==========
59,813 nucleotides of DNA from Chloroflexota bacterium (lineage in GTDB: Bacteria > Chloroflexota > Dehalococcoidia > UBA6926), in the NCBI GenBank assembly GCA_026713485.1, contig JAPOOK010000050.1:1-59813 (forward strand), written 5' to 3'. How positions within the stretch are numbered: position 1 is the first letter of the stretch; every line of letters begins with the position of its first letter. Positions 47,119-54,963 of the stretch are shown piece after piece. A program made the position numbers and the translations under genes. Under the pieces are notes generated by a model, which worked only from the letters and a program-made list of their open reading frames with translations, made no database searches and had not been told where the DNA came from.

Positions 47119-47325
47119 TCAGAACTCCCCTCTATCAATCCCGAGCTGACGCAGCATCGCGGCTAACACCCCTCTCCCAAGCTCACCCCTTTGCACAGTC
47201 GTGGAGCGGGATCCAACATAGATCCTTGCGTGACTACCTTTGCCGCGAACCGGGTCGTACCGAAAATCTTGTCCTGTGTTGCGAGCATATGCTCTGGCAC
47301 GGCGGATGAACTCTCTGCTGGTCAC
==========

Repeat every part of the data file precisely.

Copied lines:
59,813 nucleotides of DNA from Chloroflexota bacterium (lineage in GTDB: Bacteria > Chloroflexota > Dehalococcoidia > UBA6926), in the NCBI GenBank assembly GCA_026713485.1, contig JAPOOK010000050.1:1-59813 (forward strand), written 5' to 3'. How positions within the stretch are numbered: position 1 is the first letter of the stretch; every line of letters begins with the position of its first letter. Positions 47,119-54,963 of the stretch are shown piece after piece. A program made the position numbers and the translations under genes. Under the pieces are notes generated by a model, which worked only from the letters and a program-made list of their open reading frames with translations, made no database searches and had not been told where the DNA came from.

Positions 47119-47325
47119 TCAGAACTCCCCTCTATCAATCCCGAGCTGACGCAGCATCGCGGCTAACACCCCTCTCCCAAGCTCACCCCTTTGCACAGTC
47201 GTGGAGCGGGATCCAACATAGATCCTTGCGTGACTACCTTTGCCGCGAACCGGGTCGTACCGAAAATCTTGTCCTGTGTTGCGAGCATATGCTCTGGCAC
47301 GGCGGATGAACTCTCTGCTGGTCAC